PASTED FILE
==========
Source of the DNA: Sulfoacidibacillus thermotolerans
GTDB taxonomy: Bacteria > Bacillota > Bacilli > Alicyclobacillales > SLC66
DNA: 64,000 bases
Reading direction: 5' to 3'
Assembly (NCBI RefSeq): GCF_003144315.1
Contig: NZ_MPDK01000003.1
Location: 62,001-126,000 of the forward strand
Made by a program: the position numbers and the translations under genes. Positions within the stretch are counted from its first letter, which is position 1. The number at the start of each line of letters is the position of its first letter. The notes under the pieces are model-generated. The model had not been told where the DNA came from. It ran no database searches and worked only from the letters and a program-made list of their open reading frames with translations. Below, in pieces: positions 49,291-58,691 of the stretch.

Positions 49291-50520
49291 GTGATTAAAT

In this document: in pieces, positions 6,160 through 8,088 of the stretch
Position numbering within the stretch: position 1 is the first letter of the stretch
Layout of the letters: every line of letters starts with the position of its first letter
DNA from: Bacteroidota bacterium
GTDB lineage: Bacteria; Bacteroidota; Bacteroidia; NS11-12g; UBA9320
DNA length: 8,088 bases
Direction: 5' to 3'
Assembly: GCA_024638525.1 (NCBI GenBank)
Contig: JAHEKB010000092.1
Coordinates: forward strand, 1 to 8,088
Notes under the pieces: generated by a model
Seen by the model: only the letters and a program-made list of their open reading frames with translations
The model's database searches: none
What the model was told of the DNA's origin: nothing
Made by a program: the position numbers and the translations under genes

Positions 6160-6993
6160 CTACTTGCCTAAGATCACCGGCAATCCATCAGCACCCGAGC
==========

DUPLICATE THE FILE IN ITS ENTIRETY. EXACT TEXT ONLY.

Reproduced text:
Source of the DNA: Sulfoacidibacillus thermotolerans
GTDB taxonomy: Bacteria > Bacillota > Bacilli > Alicyclobacillales > SLC66
DNA: 64,000 bases
Reading direction: 5' to 3'
Assembly (NCBI RefSeq): GCF_003144315.1
Contig: NZ_MPDK01000003.1
Location: 62,001-126,000 of the forward strand
Made by a program: the position numbers and the translations under genes. Positions within the stretch are counted from its first letter, which is position 1. The number at the start of each line of letters is the position of its first letter. The notes under the pieces are model-generated. The model had not been told where the DNA came from. It ran no database searches and worked only from the letters and a program-made list of their open reading frames with translations. Below, in pieces: positions 49,291-58,691 of the stretch.

Positions 49291-50520
49291 GTGATTAAAT

In this document: in pieces, positions 6,160 through 8,088 of the stretch
Position numbering within the stretch: position 1 is the first letter of the stretch
Layout of the letters: every line of letters starts with the position of its first letter
DNA from: Bacteroidota bacterium
GTDB lineage: Bacteria; Bacteroidota; Bacteroidia; NS11-12g; UBA9320
DNA length: 8,088 bases
Direction: 5' to 3'
Assembly: GCA_024638525.1 (NCBI GenBank)
Contig: JAHEKB010000092.1
Coordinates: forward strand, 1 to 8,088
Notes under the pieces: generated by a model
Seen by the model: only the letters and a program-made list of their open reading frames with translations
The model's database searches: none
What the model was told of the DNA's origin: nothing
Made by a program: the position numbers and the translations under genes

Positions 6160-6993
6160 CTACTTGCCTAAGATCACCGGCAATCCATCAGCACCCGAGC